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The World According To Clive Crook

This is not the first time I’ve had my doubts about Clive Crook as an economics columnist. I had a debate with Crook in 1997 about the benefits of economic globalization. I had misgivings; Crook did not. “Growing economic interdependence,” he wrote, “is on balance an enormously good thing.” Four months later, the Asian financial crisis hit. And look at the world economy today, plagued by currency imbalances and excess capacity in key industries.

Now Crook, who is a featured columnist for The Financial Times, is back at it again. He is advising American President Barack Obama to raise taxes. His column is headlined, “Why Obama will have to raise taxes. ” Is this a good time to raise taxes or even to threaten to raise taxes? Do I have to repeat the mantra about what happened in the United States in 1937 when Franklin Roosevelt got convinced by the Clive Crooks of that era to worry about the federal deficit or what happened in Japan in 1997 when the Crooks of Tokyo convinced the government to hike the consumption tax. Hint: the recoveries in both countries stalled.

And which taxes does Crook think should be raised? It is possible, I’ve argued (as have others who know more than I do) to raise taxes on the very wealthy during a recession as long as the revenue is spent and not saved without endangering the economy. But Crook doesn’t want to do that. According to Crook, the American economy “is heavily skewed toward taxing the rich.” “Before long, especially if you add state incomes taxes” Crook warns, “the U.S. will be a conspicuous outlier among industrial countries in how progressive its taxes are.” Say what? Maybe in 1960 that was true, but no more. As economists Thomas Piketty and Emmanuel Saez conclude their study, “The progressivity of the U.S. federal tax system at the top of the income distribution has declined dramatically since the 1960s.” Of the major industrial countries, the U.S. has one of the least progressive income tax rates. Combining federal and states rates for the U.S., which gives you about a 39 percent top rates, I counted 26 countries with higher tax rates on top incomes.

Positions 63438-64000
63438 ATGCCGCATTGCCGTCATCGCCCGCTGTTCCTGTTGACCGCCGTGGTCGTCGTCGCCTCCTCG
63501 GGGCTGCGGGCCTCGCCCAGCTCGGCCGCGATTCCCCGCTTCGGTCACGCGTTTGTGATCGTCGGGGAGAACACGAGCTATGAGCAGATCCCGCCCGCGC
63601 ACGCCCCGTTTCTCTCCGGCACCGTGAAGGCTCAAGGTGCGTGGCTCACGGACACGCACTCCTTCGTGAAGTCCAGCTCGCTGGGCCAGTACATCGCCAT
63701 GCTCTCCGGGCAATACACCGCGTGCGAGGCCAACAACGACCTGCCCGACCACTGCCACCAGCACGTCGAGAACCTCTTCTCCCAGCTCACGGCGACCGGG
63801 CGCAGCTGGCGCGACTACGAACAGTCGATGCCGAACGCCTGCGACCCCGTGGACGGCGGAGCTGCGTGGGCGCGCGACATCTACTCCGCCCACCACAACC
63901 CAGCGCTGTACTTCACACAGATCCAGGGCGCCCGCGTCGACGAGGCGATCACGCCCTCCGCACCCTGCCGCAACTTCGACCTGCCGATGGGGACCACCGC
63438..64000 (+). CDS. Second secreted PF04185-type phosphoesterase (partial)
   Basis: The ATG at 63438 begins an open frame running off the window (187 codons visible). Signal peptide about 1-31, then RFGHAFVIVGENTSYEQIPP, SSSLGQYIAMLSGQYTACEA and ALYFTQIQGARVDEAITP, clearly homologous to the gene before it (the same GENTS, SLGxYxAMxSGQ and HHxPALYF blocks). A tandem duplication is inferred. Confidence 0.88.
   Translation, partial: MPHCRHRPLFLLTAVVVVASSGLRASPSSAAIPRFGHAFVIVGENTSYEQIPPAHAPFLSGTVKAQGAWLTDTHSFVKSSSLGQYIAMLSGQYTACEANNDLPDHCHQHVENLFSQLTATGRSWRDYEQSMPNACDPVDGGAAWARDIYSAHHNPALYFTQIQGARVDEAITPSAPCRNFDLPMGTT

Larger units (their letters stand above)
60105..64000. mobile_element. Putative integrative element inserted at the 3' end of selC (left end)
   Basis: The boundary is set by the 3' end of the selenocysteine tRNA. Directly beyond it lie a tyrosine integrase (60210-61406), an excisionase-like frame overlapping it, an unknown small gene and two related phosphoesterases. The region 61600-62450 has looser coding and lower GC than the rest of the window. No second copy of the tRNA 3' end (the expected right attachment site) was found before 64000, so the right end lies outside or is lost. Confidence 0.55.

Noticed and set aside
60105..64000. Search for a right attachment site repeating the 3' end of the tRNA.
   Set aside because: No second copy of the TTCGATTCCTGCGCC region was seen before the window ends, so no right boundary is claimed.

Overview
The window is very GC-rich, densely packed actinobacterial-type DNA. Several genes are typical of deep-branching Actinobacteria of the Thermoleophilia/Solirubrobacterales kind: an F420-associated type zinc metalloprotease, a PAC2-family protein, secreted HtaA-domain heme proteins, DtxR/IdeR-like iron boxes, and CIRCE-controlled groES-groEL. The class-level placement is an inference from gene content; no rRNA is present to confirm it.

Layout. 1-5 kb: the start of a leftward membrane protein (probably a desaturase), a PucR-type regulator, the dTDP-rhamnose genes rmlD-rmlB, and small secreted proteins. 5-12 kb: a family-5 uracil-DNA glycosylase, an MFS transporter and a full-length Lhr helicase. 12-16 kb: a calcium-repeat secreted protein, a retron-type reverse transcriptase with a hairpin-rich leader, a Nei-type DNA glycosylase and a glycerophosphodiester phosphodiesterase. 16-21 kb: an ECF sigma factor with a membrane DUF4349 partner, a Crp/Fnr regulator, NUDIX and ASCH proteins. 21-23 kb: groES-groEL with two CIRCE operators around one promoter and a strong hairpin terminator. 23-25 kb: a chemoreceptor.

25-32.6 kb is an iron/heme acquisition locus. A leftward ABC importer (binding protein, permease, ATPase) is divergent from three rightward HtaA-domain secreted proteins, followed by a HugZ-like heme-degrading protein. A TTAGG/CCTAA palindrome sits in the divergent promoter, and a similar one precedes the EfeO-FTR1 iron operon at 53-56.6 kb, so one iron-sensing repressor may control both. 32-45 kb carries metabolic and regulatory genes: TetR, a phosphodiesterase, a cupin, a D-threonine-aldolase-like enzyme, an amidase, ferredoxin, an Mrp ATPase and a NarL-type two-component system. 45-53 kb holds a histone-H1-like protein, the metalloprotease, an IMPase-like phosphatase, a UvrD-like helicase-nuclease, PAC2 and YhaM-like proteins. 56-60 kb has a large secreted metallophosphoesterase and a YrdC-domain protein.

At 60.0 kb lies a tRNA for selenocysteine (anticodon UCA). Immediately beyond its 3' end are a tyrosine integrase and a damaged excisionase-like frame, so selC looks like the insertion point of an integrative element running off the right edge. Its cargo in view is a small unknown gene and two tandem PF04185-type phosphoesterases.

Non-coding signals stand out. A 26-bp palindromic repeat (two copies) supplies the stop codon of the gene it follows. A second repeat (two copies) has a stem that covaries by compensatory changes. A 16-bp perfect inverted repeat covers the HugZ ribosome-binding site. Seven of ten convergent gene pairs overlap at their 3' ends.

Here’s a chart put out by the Australian government of the comparison of top rates:

You can see where the U.S. is on this chart. The U.S. is not an “outlier,” but in the middle, if not lower middle, of the pack. Really, where do these nutty ideas about taxes and taxing the rich come from?